The traditional Jewish celebration involved four cups—each representing something different, each with a different name. At various points during the ceremony a drink would taken from every cup. Every cup that is, except the third. This cup represented the coming Messiah for whom the Jews were in waiting. During Jewish Passover, the cup would remain untouched.
But when Jesus celebrated Passover with His disciples, this is the cup he picked up when He said “This I my blood shed for you.” This is the cup he told his disciples to drink from. Similarly, the bread he broke was a piece that was ceremonially set aside to represent the Messiah the Jews could not yet see. Jesus picked up both of these symbols, and said, “This is me. My body. My blood.” With those words, Jesus was declaring himself to be the Messiah they’d been anticipating every Passover up to that point.
Earlier in the post, this person said she attended the Christian Seder because of her desire to learn about Jewish culture. That’s great! Unfortunately, these Seders—whether they’re hosted by churches or “Messianic synagogues”—are offensive not only because they co-opt traditional Jewish rituals to deliver a Christian message, but because they distort the rituals to make it easier to deliver that message.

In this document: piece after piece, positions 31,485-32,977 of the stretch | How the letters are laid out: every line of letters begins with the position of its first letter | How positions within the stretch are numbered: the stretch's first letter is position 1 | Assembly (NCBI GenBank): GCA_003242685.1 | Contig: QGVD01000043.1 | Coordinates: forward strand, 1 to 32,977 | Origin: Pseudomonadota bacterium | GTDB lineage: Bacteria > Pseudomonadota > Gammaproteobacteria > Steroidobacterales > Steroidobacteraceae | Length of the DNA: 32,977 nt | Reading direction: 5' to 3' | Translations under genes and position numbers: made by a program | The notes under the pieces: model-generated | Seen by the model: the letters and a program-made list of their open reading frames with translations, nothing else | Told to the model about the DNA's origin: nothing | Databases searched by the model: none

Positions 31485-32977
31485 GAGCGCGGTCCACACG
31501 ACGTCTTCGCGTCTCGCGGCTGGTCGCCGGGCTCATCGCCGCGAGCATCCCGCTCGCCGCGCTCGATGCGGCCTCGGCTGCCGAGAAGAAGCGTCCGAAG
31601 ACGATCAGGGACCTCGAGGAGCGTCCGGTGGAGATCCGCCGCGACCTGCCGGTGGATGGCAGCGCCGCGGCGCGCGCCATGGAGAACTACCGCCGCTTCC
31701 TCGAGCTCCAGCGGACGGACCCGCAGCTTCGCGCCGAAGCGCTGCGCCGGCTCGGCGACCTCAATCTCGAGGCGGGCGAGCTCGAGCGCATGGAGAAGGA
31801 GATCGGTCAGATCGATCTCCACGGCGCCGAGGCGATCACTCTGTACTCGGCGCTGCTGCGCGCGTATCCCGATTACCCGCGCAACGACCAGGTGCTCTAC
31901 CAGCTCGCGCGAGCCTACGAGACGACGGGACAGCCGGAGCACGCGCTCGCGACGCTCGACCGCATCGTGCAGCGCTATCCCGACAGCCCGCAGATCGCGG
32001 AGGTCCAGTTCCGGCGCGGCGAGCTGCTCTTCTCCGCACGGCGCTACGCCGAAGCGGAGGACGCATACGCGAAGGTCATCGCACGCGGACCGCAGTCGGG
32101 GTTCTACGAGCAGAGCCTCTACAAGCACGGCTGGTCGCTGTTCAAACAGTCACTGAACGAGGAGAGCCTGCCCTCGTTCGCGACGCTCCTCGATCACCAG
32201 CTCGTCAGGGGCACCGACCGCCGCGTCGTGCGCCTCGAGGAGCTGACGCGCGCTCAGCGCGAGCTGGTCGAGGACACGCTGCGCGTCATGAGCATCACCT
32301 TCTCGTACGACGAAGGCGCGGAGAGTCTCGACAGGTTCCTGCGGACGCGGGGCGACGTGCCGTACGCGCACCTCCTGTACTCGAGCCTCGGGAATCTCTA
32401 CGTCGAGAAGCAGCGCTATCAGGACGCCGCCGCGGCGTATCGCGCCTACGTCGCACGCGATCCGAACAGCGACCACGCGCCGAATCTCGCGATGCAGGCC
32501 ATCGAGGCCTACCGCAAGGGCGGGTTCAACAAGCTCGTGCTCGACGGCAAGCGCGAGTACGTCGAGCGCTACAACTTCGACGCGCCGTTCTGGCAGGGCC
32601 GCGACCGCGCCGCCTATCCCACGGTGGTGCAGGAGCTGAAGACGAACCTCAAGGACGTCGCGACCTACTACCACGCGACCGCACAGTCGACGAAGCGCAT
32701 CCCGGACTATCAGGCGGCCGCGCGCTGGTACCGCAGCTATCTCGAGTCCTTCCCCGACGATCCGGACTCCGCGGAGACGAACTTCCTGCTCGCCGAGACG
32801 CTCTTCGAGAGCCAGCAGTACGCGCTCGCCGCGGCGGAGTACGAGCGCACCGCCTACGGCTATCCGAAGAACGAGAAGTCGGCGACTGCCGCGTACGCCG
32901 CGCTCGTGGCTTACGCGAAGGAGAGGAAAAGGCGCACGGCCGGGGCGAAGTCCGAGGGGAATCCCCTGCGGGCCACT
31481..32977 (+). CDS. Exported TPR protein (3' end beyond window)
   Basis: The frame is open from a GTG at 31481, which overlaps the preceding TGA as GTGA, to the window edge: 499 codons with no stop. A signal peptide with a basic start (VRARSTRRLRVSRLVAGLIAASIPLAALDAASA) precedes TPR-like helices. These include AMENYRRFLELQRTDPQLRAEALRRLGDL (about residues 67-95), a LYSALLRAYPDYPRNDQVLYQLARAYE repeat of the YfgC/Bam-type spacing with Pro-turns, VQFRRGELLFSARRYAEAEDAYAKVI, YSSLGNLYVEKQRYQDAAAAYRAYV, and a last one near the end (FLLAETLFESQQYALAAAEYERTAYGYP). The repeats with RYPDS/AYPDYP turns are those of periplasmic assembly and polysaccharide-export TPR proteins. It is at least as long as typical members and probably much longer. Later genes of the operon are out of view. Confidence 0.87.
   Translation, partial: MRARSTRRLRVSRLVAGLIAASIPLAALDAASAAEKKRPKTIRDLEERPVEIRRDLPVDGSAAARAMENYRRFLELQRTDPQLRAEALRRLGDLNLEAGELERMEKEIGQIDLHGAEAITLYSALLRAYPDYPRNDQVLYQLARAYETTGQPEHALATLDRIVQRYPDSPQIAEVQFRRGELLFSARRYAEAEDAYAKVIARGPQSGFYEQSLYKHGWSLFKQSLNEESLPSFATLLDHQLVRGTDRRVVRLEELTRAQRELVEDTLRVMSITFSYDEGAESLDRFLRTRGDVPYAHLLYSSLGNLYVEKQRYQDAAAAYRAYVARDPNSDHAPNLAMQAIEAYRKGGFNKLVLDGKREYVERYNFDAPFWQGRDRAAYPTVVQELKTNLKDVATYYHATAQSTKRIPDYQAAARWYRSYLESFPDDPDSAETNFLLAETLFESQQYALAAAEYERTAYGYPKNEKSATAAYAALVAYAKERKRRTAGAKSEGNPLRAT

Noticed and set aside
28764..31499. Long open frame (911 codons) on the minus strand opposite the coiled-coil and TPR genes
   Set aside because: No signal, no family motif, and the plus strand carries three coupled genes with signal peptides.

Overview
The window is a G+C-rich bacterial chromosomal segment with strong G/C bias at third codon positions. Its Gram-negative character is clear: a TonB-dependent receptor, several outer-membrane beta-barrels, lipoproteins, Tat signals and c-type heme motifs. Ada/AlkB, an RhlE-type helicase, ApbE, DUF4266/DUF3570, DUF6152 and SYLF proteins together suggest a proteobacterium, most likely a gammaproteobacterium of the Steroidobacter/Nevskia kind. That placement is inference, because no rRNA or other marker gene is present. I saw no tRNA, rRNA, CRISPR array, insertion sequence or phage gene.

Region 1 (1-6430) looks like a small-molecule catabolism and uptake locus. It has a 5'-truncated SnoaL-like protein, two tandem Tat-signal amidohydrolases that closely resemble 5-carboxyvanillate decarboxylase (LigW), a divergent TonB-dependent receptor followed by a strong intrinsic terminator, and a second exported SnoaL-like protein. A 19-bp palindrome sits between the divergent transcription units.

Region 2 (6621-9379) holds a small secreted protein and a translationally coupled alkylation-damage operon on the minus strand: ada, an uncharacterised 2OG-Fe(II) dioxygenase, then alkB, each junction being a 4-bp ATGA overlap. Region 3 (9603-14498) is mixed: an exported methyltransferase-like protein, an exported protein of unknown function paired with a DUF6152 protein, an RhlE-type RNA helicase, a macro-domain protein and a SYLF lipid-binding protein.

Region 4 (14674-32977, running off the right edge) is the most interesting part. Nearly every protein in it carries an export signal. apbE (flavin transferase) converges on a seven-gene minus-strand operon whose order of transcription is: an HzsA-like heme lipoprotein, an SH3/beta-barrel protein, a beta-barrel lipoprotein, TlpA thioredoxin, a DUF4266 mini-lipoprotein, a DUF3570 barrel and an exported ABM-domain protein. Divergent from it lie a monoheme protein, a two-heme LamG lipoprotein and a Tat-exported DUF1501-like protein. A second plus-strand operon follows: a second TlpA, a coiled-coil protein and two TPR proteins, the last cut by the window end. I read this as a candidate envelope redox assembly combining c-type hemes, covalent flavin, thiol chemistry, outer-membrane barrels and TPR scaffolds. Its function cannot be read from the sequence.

Had this person attended an actual Seder, she would have drunk four cups of wine; there’s no third cup left alone for the Messiah. (There is a fifth cup set aside for Elijah, but that’s another matter.) She would have also learned that the piece of matzah she mentioned, the afikoman, is merely set aside for eating at the end—and for children to steal in exchange for a reward, of course, in Ashkenazi communities.
There’s nothing wrong with wanting to experience a Seder, and many Jewish families and synagogues open their doors to others during Passover. In fact, half the people at the Seders I attended this year weren’t Jewish. There’s definitely something wrong, though, with distorting another group’s traditions in service of your own beliefs. I hope this person has the opportunity to attend an authentic Seder next year and experience the actual traditions.
At the time it hit me that if we ate matzo during the whole week of Passover then our message could have been seen as more credible.
Sean “Yochanan” Emslie, Towardblog